An Idea Ontology for Innovation Management

An Idea Ontology for Innovation Management

Christoph Riedl (Technische Universität München, Germany), Norman May (SAP CEC Karlsruhe, Germany), Jan Finzen (Fraunhofer IAO, Germany), Stephan Stathel (FZI, Germany), Viktor Kaufman (SAP CEC Karlsruhe, Germany) and Helmut Krcmar (Technische Universität München, Germany)
DOI: 10.4018/978-1-60960-593-3.ch012
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Abstract

Exchanging and analyzing ideas across different software tools and repositories is needed to implement the concepts of open innovation and holistic innovation management. However, a precise and formal definition for the concept of an idea is hard to obtain. In this paper, the authors introduce an ontology to represent ideas. This ontology provides a common language to foster interoperability between tools and to support the idea life cycle. Through the use of an ontology, additional benefits like semantic reasoning and automatic analysis become available. Our proposed ontology captures both a core idea concept that covers the ‘heart of the idea’ and further concepts to support collaborative idea development, including rating, discussing, tagging, and grouping ideas. This modular approach allows the idea ontology to be complemented by additional concepts like customized evaluation methods. The authors present a case study that demonstrates how the ontology can be used to achieve interoperability between innovation tools and to answer questions relevant for innovation managers that demonstrate the advantages of semantic reasoning.
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Introduction

What is an idea? How does it relate to an innovation? While people may have an intuitive understanding of what these terms mean, there is no accepted precise and formal definition for the concept of an idea. As holistic innovation management and, in particular, the concept of open innovation gains traction, it becomes increasingly important to close this gap: a commonly agreed concept of an idea would support exchanging and analyzing ideas across different idea platforms and innovation tools, and hence be the basis to realize the vision of open innovation (Chesbrough, 2006; Gassmann & Enkel, 2004; Ogawa & Piller, 2006; Riedl, Böhmann, Leimeister, & Krcmar, 2009).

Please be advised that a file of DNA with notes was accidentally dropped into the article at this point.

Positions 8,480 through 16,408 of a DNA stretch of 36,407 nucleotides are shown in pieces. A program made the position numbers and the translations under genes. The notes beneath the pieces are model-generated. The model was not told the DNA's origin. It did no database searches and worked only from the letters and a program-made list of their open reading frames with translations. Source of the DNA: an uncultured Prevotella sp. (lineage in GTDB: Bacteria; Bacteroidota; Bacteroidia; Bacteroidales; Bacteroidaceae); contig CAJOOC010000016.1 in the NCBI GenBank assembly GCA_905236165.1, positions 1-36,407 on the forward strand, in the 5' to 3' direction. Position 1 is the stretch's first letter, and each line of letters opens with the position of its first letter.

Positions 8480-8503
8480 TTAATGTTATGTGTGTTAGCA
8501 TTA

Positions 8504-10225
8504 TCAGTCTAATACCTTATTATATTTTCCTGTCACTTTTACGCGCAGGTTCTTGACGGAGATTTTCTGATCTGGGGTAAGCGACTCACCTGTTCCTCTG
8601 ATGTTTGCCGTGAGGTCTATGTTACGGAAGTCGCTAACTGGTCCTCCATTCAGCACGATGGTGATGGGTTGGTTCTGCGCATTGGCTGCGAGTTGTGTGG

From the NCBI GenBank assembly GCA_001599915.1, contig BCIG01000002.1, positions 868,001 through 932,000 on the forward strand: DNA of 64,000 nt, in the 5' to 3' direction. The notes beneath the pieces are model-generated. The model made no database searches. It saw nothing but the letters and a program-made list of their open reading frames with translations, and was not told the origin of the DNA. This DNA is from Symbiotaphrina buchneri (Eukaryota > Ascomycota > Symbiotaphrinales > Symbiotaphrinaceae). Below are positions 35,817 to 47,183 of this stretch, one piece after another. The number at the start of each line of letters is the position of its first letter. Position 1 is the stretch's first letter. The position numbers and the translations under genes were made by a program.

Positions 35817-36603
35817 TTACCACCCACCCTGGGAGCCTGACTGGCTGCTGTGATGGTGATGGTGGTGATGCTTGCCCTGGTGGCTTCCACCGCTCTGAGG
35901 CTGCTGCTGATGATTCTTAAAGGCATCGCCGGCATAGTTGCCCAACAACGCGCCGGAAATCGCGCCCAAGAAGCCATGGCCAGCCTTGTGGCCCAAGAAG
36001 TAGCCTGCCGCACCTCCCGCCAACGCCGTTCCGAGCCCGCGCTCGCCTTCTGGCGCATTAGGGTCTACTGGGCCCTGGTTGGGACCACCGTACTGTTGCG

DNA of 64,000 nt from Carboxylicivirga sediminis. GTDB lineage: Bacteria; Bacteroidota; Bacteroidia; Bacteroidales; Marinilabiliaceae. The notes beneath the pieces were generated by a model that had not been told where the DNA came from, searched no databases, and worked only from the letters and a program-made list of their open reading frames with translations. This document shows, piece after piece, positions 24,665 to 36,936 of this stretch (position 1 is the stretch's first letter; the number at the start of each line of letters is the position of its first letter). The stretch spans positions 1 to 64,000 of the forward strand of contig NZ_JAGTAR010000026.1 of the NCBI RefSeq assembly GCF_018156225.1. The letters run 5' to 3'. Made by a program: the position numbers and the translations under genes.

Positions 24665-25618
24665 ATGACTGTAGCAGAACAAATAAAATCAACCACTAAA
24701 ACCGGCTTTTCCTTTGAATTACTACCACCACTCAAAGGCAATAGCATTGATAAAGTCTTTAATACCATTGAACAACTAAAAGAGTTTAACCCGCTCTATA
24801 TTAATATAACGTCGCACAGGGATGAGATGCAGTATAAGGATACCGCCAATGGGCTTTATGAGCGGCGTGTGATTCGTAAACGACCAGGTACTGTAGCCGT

In this paper, we provide our own definition of the concept of an “idea” and introduce an ontology to represent ideas. Our research was motivated by the observation that various innovation management systems implement the concept of an idea based on similar core concepts but also distinct features. The goal is to capture the common core of different approaches to facilitate reuse and better integration. We also want to allow modular extensions required for the needs of specific innovation tools. Hence, we present a core idea concept that is enriched by concepts required to deal with ideas, e.g., rating, collaboration, tagging, or grouping of ideas. Thereby, we also illustrate how the Idea Ontology can be complemented by further concepts like customized evaluation methods.

The remainder of this paper is structured as follows: first, we study the challenges that arise as a result of recent trends in innovation management. We suggest meeting these challenges by following an ontology approach and analyzing related work. Then we describe our idea ontology in detail followed by an evaluation section. Using a case study, we demonstrate how technical integration between innovation tools has been achieved and how the ontology can be used to answer questions relevant for innovation managers in order to demonstrate the advantages of semantic reasoning. Finally, we discuss the results of the case application and identify opportunities for future work.

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